Picture by Julie Bindeman
Moving is never fun. Well, maybe parts of it. If you have a lot of time, it can be nice to reminisce around all of the stuff that you have accumulated. We are moving from our town house to a single family house. Achieving the American Dream...so why does it feel so bittersweet?
We bought our townhouse in 2003, only a few months after we were married. We really stumbled into it, as the house had been under contract, but as a favor to my father (as he and the builder were friends), the builder held it off the market until we could look at it. We had a day to make a decision and sign a contract. We loved the house, and I remember moving in thinking, "we'll never be able to fill it up." I didn't have children at the time, but somehow my husband and I did a pretty good job of gathering stuff before our son came along.
They say that things in life happen for a reason. I tend to believe that. Buying a new home had been on our minds peripherally. We had a few we were interested in, but upon closer look, there was the big glaring hole. This is figurative...one house was situated on the property so that the basement would collect water if it rained hard. Another had been a foreclosure and the guy who rehabbed it didn't want us to get an inspection. Looking back at those houses, we feel we dodged a bullet. I had gotten pregnant with my expected second child, and so the home search stopped. When that pregnancy was terminated, I felt that I had to do something new. A change was needed. This is not necessarily the best condition to look at new homes in. In fact, when we lost a home, the pain was far more acute than what was really warranted.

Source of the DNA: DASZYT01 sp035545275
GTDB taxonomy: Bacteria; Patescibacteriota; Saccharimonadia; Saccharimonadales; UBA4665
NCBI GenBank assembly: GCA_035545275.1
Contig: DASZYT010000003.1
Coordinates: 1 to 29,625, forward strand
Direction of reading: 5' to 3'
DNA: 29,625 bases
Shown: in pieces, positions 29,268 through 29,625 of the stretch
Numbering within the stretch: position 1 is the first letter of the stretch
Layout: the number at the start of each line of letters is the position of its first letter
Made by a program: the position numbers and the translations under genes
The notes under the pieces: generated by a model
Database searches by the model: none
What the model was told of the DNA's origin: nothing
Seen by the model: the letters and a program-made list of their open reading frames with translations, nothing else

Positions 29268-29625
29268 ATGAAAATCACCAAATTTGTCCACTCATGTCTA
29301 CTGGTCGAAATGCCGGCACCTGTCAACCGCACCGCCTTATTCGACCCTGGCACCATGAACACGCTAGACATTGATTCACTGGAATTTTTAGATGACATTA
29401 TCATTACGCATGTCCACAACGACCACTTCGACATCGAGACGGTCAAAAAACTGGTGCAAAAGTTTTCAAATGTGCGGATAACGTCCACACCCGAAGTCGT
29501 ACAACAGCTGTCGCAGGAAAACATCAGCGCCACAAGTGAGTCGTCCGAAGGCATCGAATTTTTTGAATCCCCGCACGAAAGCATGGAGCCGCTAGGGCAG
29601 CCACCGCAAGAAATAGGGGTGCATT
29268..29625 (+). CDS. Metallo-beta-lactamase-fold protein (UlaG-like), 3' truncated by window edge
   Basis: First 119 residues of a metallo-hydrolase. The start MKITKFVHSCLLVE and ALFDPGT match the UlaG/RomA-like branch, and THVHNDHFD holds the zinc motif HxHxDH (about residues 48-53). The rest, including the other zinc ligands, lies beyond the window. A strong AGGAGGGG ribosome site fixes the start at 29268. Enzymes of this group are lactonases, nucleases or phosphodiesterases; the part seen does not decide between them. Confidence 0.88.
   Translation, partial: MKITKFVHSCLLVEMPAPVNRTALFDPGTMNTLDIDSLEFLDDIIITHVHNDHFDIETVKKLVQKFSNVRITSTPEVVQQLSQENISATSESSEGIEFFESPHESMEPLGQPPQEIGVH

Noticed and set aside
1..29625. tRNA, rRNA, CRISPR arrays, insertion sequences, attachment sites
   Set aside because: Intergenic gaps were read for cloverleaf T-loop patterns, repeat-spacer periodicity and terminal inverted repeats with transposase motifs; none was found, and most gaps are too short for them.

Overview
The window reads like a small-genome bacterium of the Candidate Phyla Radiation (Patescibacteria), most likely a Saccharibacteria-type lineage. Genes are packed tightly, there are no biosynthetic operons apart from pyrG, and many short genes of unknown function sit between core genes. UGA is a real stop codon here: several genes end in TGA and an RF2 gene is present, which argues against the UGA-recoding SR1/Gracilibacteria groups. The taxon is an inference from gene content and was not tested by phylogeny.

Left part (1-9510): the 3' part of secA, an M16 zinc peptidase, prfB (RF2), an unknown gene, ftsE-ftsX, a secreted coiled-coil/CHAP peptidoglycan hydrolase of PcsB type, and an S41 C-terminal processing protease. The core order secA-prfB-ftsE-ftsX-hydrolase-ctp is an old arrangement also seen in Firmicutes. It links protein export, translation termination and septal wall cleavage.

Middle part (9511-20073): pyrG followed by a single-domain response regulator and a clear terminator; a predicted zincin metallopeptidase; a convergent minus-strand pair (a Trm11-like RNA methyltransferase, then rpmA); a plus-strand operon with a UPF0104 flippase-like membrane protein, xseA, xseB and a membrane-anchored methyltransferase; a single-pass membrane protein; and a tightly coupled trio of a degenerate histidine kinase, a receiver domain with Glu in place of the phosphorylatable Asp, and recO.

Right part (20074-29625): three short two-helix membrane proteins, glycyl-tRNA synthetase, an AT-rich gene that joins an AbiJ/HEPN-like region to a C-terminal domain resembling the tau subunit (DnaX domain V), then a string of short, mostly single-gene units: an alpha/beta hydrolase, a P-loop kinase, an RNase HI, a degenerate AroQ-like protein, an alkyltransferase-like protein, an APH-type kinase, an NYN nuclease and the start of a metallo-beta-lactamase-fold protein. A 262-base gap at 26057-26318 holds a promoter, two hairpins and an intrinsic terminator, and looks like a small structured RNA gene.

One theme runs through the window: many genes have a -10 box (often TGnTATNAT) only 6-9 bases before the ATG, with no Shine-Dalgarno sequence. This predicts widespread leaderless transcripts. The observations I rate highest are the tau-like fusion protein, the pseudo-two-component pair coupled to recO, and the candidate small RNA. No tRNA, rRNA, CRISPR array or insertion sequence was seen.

A friend of ours lived in a neighborhood we liked and is always looking to add to her neighborhood hand picked neighbors. She started to send us emails of open houses. Since she knew everyone, she would get the listings fairly early on. I happened to open my email one Sunday, and found an open house for that day. We decided to go, 1/2 an hour before it began. We looked through the house. I was feeling lukewarm, as I couldn't go through another loss. My husband fell in love.
We talked it over that evening, and put in an offer. We were one of three offers, but ours was accepted. We got our house ready to put on the market, and amazingly, didn't even go to an open house as our house was under contract in 17 hours. We were able to close on the current house first, which was ideal. Now that brings me to now, as I prepare to spend the last week in our house amidst boxes. Memories of the beginning of my marriage and parenthood are all around me. I can feel how hard it will be to leave, even though we are moving to something better for us.
Why are goodbyes hard? This seems particularly poignant given the time of year we are in when goodbyes are being said to high schools. In the work I do, I find that many of my clients have difficulties saying goodbye, as it represents a loss. We go through life trying to be loss avoidant, and so it is common to run from a goodbye or downplay it. Many times, past goodbyes have not worked out, so our template for goodbye is skewed negatively. My thought is to try to approach a goodbye head on. Acknowledge the good and the bad that are inevitably associated with loss. Record it in any way you see fit: for some that is journaling or taking pictures. For others, just talking about it helps. Most often, mixed within a goodbye is a new beginning.